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Rank Driver Points
1 Will Power 671
2 Helio Castroneves 609
3 Scott Dixon 604
4 Juan Pablo Montoya 586
5 Simon Pagenaud 565
6 Ryan Hunter-Reay 563
7 Tony Kanaan 544
8 Carlos Munoz 483
9 Marco Andretti 463
10 Sebastien Bourdais 461
11 Ryan Briscoe 461
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13 Josef Newgarden 406
14 Charlie Kimball 402
15 Justin Wilson 395
16 Mikhail Aleshin 372
17 Jack Hawksworth 366
18 Takuma Sato 350
19 Graham Rahal 345
20 Carlos Huertas 314
21 Sebastian Saavedra 291
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23 Mike Conway 252
24 Oriol Servia 88
25 Kurt Busch 80
26 J.R. Hildebrand 66
27 Sage Karam 57
28 Luca Filippi 46
29 James Davison 34
30 Jacques Villeneuve 29
31 Alex Tagliani 28
32 Townsend Bell 22
33 Pippa Mann 21
34 Martin Plowman 18
35 Buddy Lazier 11
36 Franck Montagny 8
Pocono Postscript: Needless self-implosion

by Brian Carroccio
Tuesday, July 08, 2014

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When in doubt, follow the money.....Igdalsky (L) was negotiating with Mark Miles for the final year of their contract in the media
Granted, not everyone at Pocono Raceway did the proverbial load up the Uzi and fire away at whatever chance of good fortune they might have had. Still, there were plenty of silly, self-inflicted wounds this weekend at Pocono Raceway. 

And the person you have to credit for establishing what would become something of a theme throughout the weekend, would be none other than Pocono Raceway CEO Raceway CEO Brandon Igdalsky.

It is with Igdalsky where AutoRacing1 will start its Pocono Postscript.

Really, dude?

If you can excuse the lack of sophistication, "Really, dude?" was my reaction last Thursday afternoon, after reading Igdalsky's comments about the upcoming weekend. To briefly review, Igdalsky said he was disappointed by ticket sales, which he called "scary" bad to the point he was reconsidering the relationship between the track and series.

Clearly, that statement did not exactly scream, "come on out to Pocono this weekend, everyone's going to be here." However, what was particularly unfortunate about Igdalsky's quote was he brought the paying customer into the discussion, when saying "It's kind of a shame if it does go away because of the fans." And I can assure you that message was justifiably not well-received by those who did happen to support the event.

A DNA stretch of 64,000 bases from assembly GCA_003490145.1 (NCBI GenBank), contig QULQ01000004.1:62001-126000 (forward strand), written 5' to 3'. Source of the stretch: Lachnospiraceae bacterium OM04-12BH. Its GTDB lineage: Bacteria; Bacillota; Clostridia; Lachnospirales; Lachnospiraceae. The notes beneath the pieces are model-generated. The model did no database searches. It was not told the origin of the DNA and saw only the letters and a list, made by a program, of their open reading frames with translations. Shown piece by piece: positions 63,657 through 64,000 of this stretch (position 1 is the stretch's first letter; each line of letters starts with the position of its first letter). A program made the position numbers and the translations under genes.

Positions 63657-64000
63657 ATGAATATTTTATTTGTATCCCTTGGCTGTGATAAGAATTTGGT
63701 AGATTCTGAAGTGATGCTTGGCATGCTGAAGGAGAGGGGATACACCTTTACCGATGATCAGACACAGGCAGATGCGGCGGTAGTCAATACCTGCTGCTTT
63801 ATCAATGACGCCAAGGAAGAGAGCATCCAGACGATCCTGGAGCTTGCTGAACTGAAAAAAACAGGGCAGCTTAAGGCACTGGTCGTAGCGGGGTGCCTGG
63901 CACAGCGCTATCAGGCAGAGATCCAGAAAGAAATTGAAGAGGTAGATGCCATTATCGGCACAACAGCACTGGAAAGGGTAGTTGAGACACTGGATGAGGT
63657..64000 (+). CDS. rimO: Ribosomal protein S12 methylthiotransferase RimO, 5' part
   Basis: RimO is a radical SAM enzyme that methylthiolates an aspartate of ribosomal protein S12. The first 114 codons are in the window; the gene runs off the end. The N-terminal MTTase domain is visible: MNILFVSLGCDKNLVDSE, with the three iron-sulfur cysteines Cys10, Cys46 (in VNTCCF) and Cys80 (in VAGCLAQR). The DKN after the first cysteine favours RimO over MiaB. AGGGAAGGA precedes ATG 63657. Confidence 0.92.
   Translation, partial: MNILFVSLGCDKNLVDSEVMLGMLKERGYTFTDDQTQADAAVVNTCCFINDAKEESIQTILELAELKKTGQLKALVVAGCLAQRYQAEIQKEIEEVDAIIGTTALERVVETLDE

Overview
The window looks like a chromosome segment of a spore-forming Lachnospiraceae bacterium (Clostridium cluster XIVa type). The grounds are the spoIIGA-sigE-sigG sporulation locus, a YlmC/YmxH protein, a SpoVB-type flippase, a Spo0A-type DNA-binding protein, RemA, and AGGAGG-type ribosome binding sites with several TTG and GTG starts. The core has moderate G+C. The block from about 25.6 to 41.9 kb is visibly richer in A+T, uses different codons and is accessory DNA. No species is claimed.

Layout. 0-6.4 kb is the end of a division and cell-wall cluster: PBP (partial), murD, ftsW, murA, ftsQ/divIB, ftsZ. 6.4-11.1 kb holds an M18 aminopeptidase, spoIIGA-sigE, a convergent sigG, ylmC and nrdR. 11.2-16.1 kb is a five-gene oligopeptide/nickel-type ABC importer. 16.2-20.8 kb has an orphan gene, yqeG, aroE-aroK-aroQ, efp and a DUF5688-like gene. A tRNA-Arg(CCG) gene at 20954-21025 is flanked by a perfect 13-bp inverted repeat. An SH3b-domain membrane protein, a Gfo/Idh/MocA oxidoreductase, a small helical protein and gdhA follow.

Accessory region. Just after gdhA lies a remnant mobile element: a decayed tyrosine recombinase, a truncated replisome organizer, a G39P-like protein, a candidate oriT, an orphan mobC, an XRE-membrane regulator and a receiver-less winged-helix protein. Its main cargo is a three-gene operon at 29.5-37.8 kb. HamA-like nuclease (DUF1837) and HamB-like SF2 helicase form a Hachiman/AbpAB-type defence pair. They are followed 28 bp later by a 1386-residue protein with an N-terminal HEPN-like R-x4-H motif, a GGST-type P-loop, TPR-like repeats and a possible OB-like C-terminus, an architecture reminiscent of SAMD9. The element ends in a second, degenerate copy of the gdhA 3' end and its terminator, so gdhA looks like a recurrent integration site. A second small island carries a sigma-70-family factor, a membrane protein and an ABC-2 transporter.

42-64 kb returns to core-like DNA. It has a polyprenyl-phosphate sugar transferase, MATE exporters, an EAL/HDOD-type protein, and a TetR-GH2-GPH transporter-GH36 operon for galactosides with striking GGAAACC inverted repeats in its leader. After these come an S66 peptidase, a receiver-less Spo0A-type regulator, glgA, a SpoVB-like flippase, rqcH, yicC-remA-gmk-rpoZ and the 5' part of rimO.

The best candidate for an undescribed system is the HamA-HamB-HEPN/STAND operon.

Now, I'll say this: it's probably fair to interpret Igdalsky's comments as not attacking the paying customers per se rather as "there aren't enough paying customers to sustain the event." In other words, in trying to say "ticket sales suck," Igdalsky's diarrhea-of-the-mouth was interpreted as "the fans suck."

Why would Igdalsky do such a thing?

Good question.

Maybe, he was trying to get IndyCar's attention although a simple phone call might have worked better for both parties. I suppose conspiracy theorists might offer that Igdalsky was, ham-fisted as his tactics may have been, trying to sabotage the event in order extricate himself from the original three-year deal that runs through next year. But I'm not willing to go there, in the absence of any evidence.

What we do know is that with an outstanding weather forecast, and a lot of vacationers in the Poconos, the hope of a good walkup from a strong last-minute push was still very real three days before the race. Rather, Igdalsky opted to declare the weekend a loser before it even began.

This, in great contrast to…

2013.

Last year, after a 24-year absence, the Verizon IndyCar Series made what many deemed a successful return to The Tricky Triangle. Sure, it wasn't the most exciting race of all-time, and the crowd went home disappointed that hometown son Marco Andretti, who started on pole and dominated the early part of the race, did not score the win.

However, it was considered a more than successful start. The drivers loved the unique layout. Plus, the operating stuff led by the likable energetic brothers Igdalsky embraced the event, and seemed keen to put past differences between the sport of Indy car racing aside. Of course, the less-than-favorable terms that Indy car left Pocono after 1989 have been well-documented. Yet, the Igdalsky brothers made clear the past friction between the sport of Indy car racing and their track-founding grandfather Doc Mattioli was water under the bridge. This was a new time, one in which Pocono and IndyCar could mutually benefit.